Q&A: Trees for faster summer shade
Special to The Washington Post
Q. Are there any trees that can be planted close to a house and deck and will grow quickly and provide shade in summer?
A. Some fast-growing trees that could provide some shade in five to seven years, if the trunks already have a 1- to 2- inch thickness, are heritage river birch, pin oak, black gum, October glory red maple and Zelkova. A shade tree should be planted no closer to your house and deck than about 20 feet, which should be close enough to cast shade. Before planting, track the hours of sun and know where late-day shade is required.
Q. What can I do about stink bugs? I’ve disposed of dozens of them over winter and spring.
A. To control them, learn their life cycle. They are active from spring to fall. Adults can live for several years by hibernating under leaf litter. They can lay their barrel-shaped eggs, up to 100 or more at a time, as many as four times a season on the undersides of leaves. Keep your garden as weed-free as possible, removing low-growing leaves that provide areas for egg laying and hibernation. They have a sharp proboscis that can feel like a pinprick. Use gloves to hand-pick them, or try using a small cordless hand vacuum such as a DustBuster, on low speed, to suck them up.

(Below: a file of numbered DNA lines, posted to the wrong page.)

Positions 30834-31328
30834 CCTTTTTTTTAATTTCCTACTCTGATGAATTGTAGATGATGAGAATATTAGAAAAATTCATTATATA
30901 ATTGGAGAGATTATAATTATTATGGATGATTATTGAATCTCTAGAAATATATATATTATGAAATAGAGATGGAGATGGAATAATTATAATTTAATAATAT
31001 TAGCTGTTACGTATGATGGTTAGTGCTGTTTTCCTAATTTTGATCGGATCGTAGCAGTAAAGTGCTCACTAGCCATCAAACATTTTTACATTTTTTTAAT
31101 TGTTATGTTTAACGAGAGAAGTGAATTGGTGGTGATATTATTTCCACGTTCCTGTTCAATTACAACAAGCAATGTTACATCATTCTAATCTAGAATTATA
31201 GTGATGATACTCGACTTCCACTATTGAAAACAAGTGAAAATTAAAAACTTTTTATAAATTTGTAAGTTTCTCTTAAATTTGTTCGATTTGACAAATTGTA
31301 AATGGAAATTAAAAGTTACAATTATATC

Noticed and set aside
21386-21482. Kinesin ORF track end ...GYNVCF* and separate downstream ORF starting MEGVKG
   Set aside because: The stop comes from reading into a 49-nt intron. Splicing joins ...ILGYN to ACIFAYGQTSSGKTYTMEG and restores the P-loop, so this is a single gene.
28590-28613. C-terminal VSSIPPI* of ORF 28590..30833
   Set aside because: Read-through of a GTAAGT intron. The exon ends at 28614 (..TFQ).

When startled, they release a smell that is not only repugnant to people but attracts other stink bugs. Dispose of them as gently as possible; dumping them into soapy water should work. They are attracted to the color yellow and to lights. Plant yellow flowers far away from the house to lure them away, and use low-wattage light sources outdoors to discourage them from flying to your property.
• Joel M. Lerner is president of Environmental Design in Capitol View Park, Md., and author of “Anyone Can Landscape”(Ball 2001). Contact him through his Web site, http://www.gardenlerner.com.